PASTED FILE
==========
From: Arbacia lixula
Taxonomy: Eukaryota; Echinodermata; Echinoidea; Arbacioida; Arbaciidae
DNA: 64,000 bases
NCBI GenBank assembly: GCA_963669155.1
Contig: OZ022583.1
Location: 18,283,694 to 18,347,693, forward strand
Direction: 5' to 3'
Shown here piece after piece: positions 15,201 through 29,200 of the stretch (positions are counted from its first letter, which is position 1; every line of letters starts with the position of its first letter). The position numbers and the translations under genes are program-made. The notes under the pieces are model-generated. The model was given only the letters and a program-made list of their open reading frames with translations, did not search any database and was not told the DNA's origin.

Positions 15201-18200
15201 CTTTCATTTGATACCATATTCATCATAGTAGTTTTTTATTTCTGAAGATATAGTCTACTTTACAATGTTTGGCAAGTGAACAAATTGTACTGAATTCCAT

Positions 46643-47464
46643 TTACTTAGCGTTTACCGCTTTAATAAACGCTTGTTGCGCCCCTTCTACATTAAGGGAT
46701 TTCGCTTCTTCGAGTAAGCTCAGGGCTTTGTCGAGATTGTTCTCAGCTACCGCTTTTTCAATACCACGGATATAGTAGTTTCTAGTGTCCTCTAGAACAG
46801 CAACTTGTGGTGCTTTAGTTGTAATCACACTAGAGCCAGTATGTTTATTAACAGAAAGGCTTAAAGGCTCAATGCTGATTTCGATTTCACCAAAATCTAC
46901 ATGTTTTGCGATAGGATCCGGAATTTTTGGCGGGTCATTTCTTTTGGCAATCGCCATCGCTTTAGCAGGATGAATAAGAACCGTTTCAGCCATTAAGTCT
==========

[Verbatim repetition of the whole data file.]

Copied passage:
From: Arbacia lixula
Taxonomy: Eukaryota; Echinodermata; Echinoidea; Arbacioida; Arbaciidae
DNA: 64,000 bases
NCBI GenBank assembly: GCA_963669155.1
Contig: OZ022583.1
Location: 18,283,694 to 18,347,693, forward strand
Direction: 5' to 3'
Shown here piece after piece: positions 15,201 through 29,200 of the stretch (positions are counted from its first letter, which is position 1; every line of letters starts with the position of its first letter). The position numbers and the translations under genes are program-made. The notes under the pieces are model-generated. The model was given only the letters and a program-made list of their open reading frames with translations, did not search any database and was not told the DNA's origin.

Positions 15201-18200
15201 CTTTCATTTGATACCATATTCATCATAGTAGTTTTTTATTTCTGAAGATATAGTCTACTTTACAATGTTTGGCAAGTGAACAAATTGTACTGAATTCCAT

Positions 46643-47464
46643 TTACTTAGCGTTTACCGCTTTAATAAACGCTTGTTGCGCCCCTTCTACATTAAGGGAT
46701 TTCGCTTCTTCGAGTAAGCTCAGGGCTTTGTCGAGATTGTTCTCAGCTACCGCTTTTTCAATACCACGGATATAGTAGTTTCTAGTGTCCTCTAGAACAG
46801 CAACTTGTGGTGCTTTAGTTGTAATCACACTAGAGCCAGTATGTTTATTAACAGAAAGGCTTAAAGGCTCAATGCTGATTTCGATTTCACCAAAATCTAC
46901 ATGTTTTGCGATAGGATCCGGAATTTTTGGCGGGTCATTTCTTTTGGCAATCGCCATCGCTTTAGCAGGATGAATAAGAACCGTTTCAGCCATTAAGTCT